Flake is a fiscal conservative but has been a proponent of immigration reform and has maintained friendships across the aisle, including with former Rep. Gabby Giffords (D-Ariz.) and Sen. Kyrsten Sinema (D-Ariz.).
Biden gave McCain a speaking slot at the Democratic National Convention and named her to his transition advisory board. She’s never held public office but had a front row seat to international diplomacy traveling around the world with Sen. John McCain (R-Ariz.), the war hero and 2008 GOP presidential nominee repeatedly disparaged by Trump. She could serve as a top ambassador for Biden or in another diplomatic post.
Asked on ABC’s “The View” about serving in a Biden Cabinet, McCain replied: “This is an administration that’s going to be all-inclusive and there is a role for Republicans in the administration.”
If distance from Trump is prerequisite, several GOP state executives would fit the bill.
John Kasich, former governor of Ohio, ran against Trump in the 2016 Republican primary, emerging from that battle as one of the president’s sharpest GOP critics of the last four years. Kasich supported Biden on the trail, speaking at the Democratic National Convention, and has long focused on economic issues, both as a former chairman of the House Budget Committee and in the private sector as an investment banker with Lehman Brothers.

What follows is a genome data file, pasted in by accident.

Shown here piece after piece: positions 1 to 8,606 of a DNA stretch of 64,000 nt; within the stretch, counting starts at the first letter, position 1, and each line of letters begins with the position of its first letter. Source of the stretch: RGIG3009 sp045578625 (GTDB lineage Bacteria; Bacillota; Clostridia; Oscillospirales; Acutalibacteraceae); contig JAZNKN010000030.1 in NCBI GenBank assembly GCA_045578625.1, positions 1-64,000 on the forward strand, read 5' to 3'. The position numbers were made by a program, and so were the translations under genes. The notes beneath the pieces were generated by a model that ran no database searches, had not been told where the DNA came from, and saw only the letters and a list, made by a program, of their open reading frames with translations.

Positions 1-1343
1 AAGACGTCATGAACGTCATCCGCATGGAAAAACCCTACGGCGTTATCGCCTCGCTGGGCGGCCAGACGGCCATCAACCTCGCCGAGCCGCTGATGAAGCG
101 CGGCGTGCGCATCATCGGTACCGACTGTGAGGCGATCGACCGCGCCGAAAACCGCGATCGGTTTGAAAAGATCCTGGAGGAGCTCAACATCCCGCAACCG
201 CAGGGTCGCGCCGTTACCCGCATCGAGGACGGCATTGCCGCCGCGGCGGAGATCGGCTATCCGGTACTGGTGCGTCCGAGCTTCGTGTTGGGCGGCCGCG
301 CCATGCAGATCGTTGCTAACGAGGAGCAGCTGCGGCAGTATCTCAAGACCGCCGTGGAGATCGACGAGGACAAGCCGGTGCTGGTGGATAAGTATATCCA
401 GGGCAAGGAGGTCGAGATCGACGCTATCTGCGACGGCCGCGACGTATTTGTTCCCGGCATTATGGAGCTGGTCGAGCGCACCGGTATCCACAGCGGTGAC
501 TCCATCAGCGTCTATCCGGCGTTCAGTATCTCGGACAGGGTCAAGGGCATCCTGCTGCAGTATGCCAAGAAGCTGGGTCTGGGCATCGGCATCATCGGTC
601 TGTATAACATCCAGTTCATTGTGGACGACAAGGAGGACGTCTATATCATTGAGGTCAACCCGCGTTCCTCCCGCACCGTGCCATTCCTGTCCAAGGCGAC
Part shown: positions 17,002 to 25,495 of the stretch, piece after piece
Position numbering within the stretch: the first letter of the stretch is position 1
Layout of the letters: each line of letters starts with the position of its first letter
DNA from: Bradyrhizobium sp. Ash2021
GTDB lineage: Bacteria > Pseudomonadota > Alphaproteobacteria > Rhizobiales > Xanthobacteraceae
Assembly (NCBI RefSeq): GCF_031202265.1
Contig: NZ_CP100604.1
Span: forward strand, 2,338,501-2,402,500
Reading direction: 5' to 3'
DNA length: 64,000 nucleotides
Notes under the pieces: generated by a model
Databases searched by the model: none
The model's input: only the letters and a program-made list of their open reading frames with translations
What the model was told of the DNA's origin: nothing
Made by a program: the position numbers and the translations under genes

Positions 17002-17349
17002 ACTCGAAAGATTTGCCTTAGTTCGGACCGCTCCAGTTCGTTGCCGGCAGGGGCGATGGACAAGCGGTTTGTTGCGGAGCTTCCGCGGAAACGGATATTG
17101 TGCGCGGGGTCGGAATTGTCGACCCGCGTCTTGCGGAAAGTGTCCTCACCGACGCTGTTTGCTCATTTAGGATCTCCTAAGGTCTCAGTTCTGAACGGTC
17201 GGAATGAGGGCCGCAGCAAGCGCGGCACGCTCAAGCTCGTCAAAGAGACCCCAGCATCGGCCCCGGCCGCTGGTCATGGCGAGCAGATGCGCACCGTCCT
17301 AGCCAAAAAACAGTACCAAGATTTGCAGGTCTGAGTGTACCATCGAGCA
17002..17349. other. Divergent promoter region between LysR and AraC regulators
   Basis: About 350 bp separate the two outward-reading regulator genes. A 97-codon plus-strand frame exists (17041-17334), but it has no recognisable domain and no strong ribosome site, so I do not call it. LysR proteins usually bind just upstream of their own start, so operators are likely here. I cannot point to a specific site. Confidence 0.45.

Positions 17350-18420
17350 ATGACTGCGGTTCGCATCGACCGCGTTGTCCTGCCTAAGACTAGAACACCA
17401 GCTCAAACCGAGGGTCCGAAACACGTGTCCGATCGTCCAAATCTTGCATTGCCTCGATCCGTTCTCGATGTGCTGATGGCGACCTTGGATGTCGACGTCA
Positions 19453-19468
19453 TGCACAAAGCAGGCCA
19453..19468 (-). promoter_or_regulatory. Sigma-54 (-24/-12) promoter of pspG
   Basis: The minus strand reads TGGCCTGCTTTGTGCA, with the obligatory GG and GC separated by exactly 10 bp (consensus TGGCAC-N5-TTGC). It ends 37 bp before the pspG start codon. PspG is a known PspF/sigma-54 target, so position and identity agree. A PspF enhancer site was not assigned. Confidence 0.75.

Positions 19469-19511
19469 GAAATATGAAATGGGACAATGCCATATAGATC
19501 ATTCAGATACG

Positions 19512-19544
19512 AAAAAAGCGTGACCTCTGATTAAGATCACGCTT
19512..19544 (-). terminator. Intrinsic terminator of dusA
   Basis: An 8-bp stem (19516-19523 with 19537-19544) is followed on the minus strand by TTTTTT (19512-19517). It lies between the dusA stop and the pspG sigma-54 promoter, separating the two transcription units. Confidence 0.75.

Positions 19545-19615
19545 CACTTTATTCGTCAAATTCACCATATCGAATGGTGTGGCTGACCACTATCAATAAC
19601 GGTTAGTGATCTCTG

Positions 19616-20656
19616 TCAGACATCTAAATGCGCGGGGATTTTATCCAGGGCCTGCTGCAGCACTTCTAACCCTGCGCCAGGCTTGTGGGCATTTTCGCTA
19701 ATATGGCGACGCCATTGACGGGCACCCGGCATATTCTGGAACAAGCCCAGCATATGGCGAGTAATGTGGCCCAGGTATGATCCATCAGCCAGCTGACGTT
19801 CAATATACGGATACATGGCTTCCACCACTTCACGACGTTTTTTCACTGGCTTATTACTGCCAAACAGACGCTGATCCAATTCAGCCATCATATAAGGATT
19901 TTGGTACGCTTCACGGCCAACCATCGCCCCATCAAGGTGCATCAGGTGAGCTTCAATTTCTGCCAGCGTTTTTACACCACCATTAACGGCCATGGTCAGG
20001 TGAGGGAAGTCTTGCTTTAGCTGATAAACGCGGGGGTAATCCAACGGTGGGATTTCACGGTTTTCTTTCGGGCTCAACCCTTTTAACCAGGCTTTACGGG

One glitch: Kasich says he doesn’t want any administration jobs. “I’m not interested in returning to Washington,” he told CNN last month.
Maryland Gov. Larry Hogan is another prominent Republican who’s pulled no punches in going after Trump, even weighing a primary challenge against the president this cycle. Though he represents a deep-blue state, Hogan ranks among the most popular governors in the country and has built a national following for his aggressive response to the coronavirus pandemic. With his experience in crisis management, he potentially could serve at the Homeland Security Department or in a role combating the pandemic, the most urgent issue facing Biden.
A past National Governors Association chairman, Hogan’s prospects for an administration position likely faded, however, when he voted for the late Ronald Reagan in this year’s presidential cycle — a move that might burnish his conservative bona fides, but infuriated Democrats in the Free State.
Of course, Republicans such as Hogan might also not want to serve in a Biden administration for fear it would hurt their national political ambitions moving forward.
Massachusetts Gov. Charlie Baker (R) has also refused to back Trump, voting against the president in 2016 and again this year. The Bay State has been hit particularly hard by the pandemic, and Baker has hammered Trump’s erratic response as “incredibly irresponsible.” More recently, he’s bashed the president’s claims of rampant voter fraud, saying they “aren’t supported by any of the facts and they are damaging to democracy.”